For example, Sonnenstromfabrik had to switch to a European partner for aluminum frames in the first quarter because the Asian supplier could not deliver. "The business in Europe has proven itself", said Weilharter.
Competitor Solarwatt was also forced to change the logistics. Because the cell suppliers in the Far East had to shut down the machines at the beginning of the year because of Corona. The Dresdeners therefore had to switch to air freight in order to receive supplies in time after restarting production in Asia. However, delivery by plane increases the transport costs per watt by around two cents compared to container shipping, reports the Solarwatt sales manager for Central Europe, Felix Bräuer. Measured by the price advantage of Chinese cells, as calculated by Weilharter, this eats up most of the cheaper production costs in Asia.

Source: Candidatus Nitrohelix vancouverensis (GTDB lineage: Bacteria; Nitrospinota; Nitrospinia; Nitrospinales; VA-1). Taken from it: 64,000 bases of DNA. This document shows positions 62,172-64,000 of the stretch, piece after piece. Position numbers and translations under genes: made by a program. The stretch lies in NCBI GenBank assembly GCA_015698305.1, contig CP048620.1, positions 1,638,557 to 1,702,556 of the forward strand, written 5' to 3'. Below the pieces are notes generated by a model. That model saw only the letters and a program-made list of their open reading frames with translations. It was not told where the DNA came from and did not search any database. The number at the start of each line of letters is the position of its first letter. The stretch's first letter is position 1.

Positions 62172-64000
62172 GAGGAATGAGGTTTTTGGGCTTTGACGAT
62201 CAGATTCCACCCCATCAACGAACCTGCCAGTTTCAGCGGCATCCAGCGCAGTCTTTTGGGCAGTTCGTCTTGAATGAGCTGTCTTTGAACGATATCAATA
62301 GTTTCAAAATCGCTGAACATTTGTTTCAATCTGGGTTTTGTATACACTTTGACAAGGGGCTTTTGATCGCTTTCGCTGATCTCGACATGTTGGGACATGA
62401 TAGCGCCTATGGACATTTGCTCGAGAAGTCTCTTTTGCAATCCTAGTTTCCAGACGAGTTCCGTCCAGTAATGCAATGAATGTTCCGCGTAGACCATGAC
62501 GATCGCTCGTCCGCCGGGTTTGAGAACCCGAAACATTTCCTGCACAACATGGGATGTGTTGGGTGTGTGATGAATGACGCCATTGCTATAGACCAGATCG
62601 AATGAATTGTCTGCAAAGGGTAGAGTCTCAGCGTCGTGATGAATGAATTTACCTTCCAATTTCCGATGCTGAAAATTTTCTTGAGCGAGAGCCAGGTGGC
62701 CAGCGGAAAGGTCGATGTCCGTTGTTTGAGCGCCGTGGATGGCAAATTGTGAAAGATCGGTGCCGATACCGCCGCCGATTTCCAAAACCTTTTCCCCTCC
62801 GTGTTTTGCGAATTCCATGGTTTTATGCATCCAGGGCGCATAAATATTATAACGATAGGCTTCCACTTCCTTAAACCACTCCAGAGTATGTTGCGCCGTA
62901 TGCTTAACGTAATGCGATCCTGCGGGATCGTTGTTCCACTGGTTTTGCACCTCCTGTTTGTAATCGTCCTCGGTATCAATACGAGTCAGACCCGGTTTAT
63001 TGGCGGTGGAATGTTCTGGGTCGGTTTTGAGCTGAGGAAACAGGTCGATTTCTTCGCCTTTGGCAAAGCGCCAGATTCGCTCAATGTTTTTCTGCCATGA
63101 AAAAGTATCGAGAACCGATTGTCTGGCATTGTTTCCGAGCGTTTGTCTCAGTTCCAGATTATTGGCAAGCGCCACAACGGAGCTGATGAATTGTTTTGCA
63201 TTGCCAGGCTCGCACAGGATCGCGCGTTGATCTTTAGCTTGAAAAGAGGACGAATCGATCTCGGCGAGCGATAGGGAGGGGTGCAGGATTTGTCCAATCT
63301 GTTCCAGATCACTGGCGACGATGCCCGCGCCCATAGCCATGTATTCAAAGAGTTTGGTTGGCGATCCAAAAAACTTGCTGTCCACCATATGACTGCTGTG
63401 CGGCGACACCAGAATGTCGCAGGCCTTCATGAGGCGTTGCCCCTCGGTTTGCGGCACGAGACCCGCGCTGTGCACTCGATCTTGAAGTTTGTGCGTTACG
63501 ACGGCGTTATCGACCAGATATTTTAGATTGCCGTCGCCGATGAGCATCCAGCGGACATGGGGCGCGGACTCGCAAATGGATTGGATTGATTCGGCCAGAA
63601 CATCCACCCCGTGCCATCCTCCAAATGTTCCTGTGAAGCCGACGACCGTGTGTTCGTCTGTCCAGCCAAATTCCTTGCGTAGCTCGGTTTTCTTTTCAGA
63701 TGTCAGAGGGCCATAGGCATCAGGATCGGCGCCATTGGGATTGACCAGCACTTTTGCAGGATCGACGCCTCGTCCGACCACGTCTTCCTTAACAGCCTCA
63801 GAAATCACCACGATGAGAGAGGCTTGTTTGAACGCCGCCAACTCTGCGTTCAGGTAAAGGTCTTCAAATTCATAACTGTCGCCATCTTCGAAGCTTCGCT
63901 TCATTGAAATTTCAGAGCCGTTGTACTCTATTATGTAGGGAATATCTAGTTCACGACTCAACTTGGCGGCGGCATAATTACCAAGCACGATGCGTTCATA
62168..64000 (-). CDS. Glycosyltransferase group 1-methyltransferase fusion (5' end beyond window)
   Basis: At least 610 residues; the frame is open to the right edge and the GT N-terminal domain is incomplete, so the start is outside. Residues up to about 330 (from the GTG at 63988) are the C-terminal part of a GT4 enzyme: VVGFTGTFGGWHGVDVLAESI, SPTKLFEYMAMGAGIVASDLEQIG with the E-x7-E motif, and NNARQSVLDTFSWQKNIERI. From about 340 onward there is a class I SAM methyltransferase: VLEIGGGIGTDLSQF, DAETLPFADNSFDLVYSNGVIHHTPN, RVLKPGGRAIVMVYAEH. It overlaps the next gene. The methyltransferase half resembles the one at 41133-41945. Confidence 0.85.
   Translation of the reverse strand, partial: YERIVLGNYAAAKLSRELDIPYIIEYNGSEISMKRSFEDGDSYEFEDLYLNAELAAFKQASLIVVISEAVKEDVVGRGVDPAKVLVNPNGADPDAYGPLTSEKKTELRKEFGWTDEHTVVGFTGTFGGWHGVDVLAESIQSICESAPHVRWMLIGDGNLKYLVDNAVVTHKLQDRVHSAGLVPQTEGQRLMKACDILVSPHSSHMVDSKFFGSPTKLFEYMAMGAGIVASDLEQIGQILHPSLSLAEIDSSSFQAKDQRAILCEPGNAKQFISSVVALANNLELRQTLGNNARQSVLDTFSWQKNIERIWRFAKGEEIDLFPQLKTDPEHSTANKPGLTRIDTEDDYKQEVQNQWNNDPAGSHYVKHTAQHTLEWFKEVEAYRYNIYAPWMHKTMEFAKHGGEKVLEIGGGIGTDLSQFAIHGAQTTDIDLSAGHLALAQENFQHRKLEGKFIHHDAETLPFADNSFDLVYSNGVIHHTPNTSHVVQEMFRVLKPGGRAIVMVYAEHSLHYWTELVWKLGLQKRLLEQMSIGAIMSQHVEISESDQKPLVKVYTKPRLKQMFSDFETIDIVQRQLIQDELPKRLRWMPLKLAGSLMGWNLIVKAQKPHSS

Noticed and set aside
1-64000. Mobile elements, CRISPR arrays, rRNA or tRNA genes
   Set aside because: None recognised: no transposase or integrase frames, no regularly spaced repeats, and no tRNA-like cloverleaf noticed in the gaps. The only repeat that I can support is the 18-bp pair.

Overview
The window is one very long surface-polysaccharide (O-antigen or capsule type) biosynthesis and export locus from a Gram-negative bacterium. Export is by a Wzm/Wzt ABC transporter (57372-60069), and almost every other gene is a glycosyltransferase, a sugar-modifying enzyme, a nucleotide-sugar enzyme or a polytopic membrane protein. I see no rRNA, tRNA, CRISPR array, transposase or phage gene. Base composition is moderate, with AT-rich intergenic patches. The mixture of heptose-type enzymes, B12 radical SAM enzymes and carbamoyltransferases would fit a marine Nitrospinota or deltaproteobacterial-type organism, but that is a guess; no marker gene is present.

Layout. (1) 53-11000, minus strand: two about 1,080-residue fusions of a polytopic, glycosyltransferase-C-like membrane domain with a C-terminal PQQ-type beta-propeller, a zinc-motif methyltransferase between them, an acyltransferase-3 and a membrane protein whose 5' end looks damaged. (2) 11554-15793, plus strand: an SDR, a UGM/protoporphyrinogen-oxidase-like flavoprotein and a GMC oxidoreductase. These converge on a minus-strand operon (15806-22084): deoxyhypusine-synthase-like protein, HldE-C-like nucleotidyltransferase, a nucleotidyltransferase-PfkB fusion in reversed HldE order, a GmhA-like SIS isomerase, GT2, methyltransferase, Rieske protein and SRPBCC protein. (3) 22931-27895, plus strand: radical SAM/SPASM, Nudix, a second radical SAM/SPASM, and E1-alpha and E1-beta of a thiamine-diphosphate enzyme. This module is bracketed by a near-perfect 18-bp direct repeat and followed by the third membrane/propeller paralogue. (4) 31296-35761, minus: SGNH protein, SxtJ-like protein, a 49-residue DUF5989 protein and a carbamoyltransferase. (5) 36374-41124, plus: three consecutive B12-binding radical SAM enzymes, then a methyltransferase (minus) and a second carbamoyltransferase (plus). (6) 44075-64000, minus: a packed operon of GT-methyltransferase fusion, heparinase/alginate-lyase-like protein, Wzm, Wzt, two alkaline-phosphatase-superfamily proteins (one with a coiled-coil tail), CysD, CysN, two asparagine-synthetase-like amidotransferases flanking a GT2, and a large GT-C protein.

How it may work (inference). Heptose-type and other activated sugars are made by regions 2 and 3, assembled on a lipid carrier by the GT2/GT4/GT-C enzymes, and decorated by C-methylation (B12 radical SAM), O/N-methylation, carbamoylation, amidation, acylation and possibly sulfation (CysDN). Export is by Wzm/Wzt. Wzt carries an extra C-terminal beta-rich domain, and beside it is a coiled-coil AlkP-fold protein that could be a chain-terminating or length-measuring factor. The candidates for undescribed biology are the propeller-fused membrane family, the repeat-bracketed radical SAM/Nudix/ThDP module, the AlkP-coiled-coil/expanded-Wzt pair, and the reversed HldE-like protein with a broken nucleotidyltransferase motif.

It's no wonder that, according to Bräuer, Solarwatt also had the “very strong desire” for a European cell factory. “At the moment, however, we would rather not participate in cell production. We are not aiming to deepen added value in this direction. "
Europe is not an end in itself
Europe is also not an end in itself for the Dresdeners on this issue. "Quality and availability should be right." It was also important to always have several cell suppliers. All in all, he sees cell production in Europe "not yet at the door".